This article will help you:
A/B Testing is a method of conducting controlled, randomized experiments with the goal of improving a website or application metric. With Amplitude's AB Test View (available for Growth and Enterprise plans), you can measure the impact of your experiments by comparing how each experiment group behaves in your application.
For example, you can show two different onboarding flows to different groups of new users, then use the results to determine which one is more effective in driving users to complete the onboarding process. Or you can test different checkout flows to see which is more effective in generating sales.
NOTE: This feature is not to be confused with Amplitude Experiment, a more robust, full-featured experimentation platform, or with Experiment Results.
Before you begin: Instrument your experiments
Before you can do anything, however, you'll need to instrument your experiments. We recommend using user properties to associate a user with a given experiment variation. User properties reflect traits about each individual person using your product. Use them to segment your analysis in Amplitude Analytics.
There are two main ways to update a user property:
1) SDKs & HTTP API: Update user properties on event action.
- How: User properties can be sent with each event via our SDKs or HTTP API.
- Pros: User properties will take effect at the moment the event is sent and exist with the user for all subsequent events, until the property values are explicitly updated.
- Cons: These events will count towards your monthly event volume. Further, these events will count users as active users by default, so you'll need to ensure any A/B testing-related events are marked as inactive events.
2) Identify API: Update user properties without sending an event.
- How: Amplitude's Identify API allows you to update a user property without sending an event.
- Pros: Can asynchronously update a user property without sending an event, and will not impact your monthly event volume count.
- Cons: The user property will not take effect until the user takes an action. This usually is not an issue for most experiments, but it may have an impact on experiments that are aimed to track whether or not inactive users are returning to your application.
For example, suppose you're trying to get users who have been inactive for more than seven days to return to your app, and you're testing the effectiveness of an email to make that happen. If the Identify API is used to update a user property, it will only be applied to those users who have returned to trigger an event—any event, it doesn't matter which—in your application. If a user remains inactive after receiving the email, the user property will not be applied to this user. As a result, this inactive user will not be included in the experiment group that has received the email because the user property never attached to them. In situations like these, we recommend option #1—updating user properties on an event action (eg. an event called "Email Sent"). Learn more about how user properties are synced in Amplitude.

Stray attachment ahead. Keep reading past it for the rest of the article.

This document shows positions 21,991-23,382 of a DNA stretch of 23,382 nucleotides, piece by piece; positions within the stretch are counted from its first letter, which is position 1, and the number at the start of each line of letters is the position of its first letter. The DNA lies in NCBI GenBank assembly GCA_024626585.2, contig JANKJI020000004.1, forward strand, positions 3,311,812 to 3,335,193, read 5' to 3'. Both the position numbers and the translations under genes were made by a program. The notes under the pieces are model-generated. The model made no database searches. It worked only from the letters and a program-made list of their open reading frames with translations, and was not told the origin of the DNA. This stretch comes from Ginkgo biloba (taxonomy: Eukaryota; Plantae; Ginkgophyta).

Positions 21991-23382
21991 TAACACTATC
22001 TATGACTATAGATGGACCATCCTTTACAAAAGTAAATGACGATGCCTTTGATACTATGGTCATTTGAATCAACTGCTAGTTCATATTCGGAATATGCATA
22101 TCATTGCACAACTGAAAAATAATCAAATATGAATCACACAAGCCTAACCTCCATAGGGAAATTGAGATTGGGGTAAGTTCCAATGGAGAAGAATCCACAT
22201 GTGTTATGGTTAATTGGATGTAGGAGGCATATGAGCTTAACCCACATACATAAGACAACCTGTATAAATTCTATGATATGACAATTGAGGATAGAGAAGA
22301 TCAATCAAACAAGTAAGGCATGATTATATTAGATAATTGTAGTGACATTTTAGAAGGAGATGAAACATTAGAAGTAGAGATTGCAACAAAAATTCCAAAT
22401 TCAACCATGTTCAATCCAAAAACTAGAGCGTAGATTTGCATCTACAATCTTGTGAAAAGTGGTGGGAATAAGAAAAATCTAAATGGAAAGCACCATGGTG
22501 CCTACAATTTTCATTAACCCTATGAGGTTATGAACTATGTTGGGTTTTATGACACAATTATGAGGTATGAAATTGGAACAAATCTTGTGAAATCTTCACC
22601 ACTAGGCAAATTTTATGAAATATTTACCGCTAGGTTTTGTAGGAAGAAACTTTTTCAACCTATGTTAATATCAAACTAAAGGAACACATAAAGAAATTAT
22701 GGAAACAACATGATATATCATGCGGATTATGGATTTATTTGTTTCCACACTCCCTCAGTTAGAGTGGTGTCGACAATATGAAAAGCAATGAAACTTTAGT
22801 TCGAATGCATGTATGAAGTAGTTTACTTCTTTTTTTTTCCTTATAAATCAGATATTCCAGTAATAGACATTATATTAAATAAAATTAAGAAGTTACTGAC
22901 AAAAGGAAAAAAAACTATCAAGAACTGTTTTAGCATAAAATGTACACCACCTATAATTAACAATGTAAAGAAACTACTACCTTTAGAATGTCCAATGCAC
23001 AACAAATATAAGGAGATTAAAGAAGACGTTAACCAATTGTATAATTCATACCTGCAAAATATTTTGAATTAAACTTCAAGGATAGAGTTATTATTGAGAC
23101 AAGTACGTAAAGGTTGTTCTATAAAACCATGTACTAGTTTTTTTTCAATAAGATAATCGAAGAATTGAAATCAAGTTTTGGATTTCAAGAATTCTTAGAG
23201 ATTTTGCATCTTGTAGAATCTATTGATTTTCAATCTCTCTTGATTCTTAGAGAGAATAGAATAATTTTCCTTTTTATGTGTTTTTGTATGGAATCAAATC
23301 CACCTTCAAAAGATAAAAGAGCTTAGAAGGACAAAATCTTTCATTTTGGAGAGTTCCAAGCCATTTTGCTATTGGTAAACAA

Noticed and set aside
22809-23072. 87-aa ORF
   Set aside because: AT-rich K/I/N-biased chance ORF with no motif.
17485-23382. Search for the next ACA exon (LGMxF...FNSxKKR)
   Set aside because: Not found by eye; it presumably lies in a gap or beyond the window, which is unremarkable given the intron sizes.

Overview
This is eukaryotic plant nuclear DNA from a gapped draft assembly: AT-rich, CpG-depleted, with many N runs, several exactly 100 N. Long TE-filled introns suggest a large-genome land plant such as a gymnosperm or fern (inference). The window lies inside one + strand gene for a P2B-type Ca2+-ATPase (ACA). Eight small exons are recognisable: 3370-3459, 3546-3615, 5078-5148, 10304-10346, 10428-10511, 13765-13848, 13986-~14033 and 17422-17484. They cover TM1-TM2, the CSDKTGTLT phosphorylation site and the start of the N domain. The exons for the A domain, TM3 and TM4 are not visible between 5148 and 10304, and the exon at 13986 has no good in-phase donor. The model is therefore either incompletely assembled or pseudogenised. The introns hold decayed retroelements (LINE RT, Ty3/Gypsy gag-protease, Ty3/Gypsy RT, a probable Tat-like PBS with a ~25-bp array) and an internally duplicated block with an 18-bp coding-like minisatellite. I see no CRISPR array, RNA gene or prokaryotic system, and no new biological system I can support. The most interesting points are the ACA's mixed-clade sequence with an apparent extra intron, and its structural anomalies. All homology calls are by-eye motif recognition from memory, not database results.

How many user properties should you send?
Amplitude users tend to take one of two approaches when instrumenting split tests:
- Use one user property per experiment.
All user properties are received as key-value pairs. This approach sets the experiment name as the key and all variations of the experiments as the potential values.
User Property Key: "Experiment 1"
User Property Value: "variation_a"
Pros: Can easily select experiments to segment by from the user segmentation tab.
Cons: Can result in an overwhelming list of user properties, depending on the number of experiments being run.
- Use one user property for all experiments.
All user properties are received as key-value pairs. This approach sets the key to 'Split Tests' (or something similar) and stores the values in an array.
User Property: "Split Tests"
User Property Value: ["experiment_1_value", "experiment_2_value"]
You can segment on the user property 'Split Tests' by selecting the appropriate value or test group in the chart's segmentation module.
Pros: You will only have one user property related to your split testing (rather than one per experiment), so your user property list will be more manageable in the dashboard.
Cons: Arrays are limited to 10,000 characters if
prependis used. If an array were to exceed the character limit, then the characters past the threshold will not be recorded.
In addition to instrumenting split test experiments on your own, Amplitude offers a full integration with Optimizely that will automatically update user properties for each experiment. Please read the integration guide for more details.
Viewing results in Amplitude
You can begin reviewing the results of your split tests after user properties have been updated for each experiment group. The AB Test View (available for Growth and Enterprise plans) is a feature within the Funnel Analysis chart that will allow you to perform this analysis.
You can compare the activity between experiment groups by using the segmentation module of the chart control panel. To do this, simply add your experimental groups.